You Have to Notarize Your Will

Law
Website to Steve Bliss | Probate Attorney
Website to Steve Bliss | Probate Attorney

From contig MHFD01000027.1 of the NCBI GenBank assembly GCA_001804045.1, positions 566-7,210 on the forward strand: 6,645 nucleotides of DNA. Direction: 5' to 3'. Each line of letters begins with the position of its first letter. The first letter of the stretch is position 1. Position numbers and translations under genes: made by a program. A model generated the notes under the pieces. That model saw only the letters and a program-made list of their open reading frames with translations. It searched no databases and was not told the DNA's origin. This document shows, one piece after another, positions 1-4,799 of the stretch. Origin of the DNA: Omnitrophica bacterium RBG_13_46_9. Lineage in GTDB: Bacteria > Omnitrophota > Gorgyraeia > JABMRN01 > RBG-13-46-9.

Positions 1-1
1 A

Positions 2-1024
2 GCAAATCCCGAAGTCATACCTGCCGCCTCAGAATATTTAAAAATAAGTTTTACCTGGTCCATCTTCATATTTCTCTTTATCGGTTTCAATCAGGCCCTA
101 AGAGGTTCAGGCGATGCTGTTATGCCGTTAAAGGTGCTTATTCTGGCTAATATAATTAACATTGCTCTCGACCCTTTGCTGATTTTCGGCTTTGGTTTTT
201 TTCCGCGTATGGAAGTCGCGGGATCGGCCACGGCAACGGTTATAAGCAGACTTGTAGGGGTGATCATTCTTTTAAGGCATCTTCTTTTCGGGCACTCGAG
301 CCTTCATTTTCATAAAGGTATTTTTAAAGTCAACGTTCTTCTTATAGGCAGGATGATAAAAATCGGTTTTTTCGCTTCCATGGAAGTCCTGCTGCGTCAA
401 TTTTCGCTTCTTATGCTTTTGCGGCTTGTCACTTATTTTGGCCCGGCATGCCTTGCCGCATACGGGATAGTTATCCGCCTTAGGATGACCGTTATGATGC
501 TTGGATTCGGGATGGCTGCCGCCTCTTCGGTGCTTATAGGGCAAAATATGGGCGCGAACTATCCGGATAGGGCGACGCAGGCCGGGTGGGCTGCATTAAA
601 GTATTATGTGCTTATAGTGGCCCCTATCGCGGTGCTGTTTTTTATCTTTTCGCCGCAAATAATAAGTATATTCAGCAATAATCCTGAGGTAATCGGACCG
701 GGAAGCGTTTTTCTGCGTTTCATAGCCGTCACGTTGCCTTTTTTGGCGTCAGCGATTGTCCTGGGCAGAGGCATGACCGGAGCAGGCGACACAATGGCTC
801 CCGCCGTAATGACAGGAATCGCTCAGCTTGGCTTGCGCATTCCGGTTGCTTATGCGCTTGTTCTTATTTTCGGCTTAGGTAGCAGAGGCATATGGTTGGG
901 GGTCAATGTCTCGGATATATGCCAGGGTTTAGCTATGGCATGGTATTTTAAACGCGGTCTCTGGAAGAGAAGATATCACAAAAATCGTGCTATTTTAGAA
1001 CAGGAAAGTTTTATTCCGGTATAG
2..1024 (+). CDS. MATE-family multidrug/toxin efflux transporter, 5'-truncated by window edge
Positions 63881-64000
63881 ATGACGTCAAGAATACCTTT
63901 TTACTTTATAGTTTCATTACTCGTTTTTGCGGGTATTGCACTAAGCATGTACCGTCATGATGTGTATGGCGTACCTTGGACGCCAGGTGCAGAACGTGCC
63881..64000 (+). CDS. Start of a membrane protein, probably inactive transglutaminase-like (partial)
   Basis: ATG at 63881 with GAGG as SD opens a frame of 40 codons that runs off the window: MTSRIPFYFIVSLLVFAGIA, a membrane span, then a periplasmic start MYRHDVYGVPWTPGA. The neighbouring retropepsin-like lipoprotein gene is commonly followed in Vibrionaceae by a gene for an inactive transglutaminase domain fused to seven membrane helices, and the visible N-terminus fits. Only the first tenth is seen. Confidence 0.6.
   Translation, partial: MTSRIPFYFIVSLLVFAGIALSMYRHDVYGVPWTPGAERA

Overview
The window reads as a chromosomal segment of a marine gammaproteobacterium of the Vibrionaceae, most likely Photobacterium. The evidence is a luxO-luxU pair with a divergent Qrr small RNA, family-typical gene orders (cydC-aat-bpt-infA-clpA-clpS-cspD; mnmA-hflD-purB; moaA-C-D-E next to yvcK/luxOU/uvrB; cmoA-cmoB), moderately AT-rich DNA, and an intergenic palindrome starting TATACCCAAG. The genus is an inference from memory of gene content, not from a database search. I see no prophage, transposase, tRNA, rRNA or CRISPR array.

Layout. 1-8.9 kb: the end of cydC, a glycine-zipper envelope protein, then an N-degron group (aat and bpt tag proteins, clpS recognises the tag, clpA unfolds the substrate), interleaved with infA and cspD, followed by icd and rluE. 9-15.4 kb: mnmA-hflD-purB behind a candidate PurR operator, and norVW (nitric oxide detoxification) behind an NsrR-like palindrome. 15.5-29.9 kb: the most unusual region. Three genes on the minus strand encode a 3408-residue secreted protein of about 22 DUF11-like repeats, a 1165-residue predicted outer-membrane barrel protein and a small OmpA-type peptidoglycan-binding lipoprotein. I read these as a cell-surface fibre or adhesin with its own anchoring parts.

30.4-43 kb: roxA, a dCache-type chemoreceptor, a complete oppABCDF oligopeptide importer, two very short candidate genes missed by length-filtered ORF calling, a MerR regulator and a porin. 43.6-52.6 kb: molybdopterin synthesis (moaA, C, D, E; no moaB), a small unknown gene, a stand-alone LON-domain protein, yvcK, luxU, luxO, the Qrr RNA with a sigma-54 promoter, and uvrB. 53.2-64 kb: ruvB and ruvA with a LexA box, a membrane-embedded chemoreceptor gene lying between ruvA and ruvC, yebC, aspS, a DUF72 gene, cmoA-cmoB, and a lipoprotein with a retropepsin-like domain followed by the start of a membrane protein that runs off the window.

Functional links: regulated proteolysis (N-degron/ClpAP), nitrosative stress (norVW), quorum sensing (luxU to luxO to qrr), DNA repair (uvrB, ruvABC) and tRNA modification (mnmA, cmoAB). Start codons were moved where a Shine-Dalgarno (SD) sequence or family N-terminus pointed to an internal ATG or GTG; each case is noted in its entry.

In most states, to make a legal Will, you must sign your Will in front of two witnesses. Your witnesses must also sign your paper in your presence. Normally, your witnesses should be objective and have no financial drive for witnessing your Will. In many states, your local probate court will need the testimony of one or both of your witnesses when a person tries to probate your Will or admit it for filing. The testimony of your witnesses works to validate your Will. Your witnesses may have to present testimony or affidavits confirming that you signed your will without pressure and without any proof of mental incapacity. Because of the testimony needed by witnesses who may frequently have died before the Will drafter or moved to another state, many states passed self-proving affidavit statutes. You should chat with your best attorney in Black Mountain Ranch CA. to assist you know if your state permits you to present a self-proving affidavit and the advantages of making one. A self-proving affidavit is commonly a statutory clause in your Will, or separate paper appended to your Will, that a notary signs describing that you and your witnesses conformed with your state’s statutory Will formalities. If your state permits you to use a notarized, self-proving affidavit, it may make the procedure of admitting your Will to probate simpler, because your witnesses may not have to attest under oath that you signed your will without duress, fraud, or mental incapacity.

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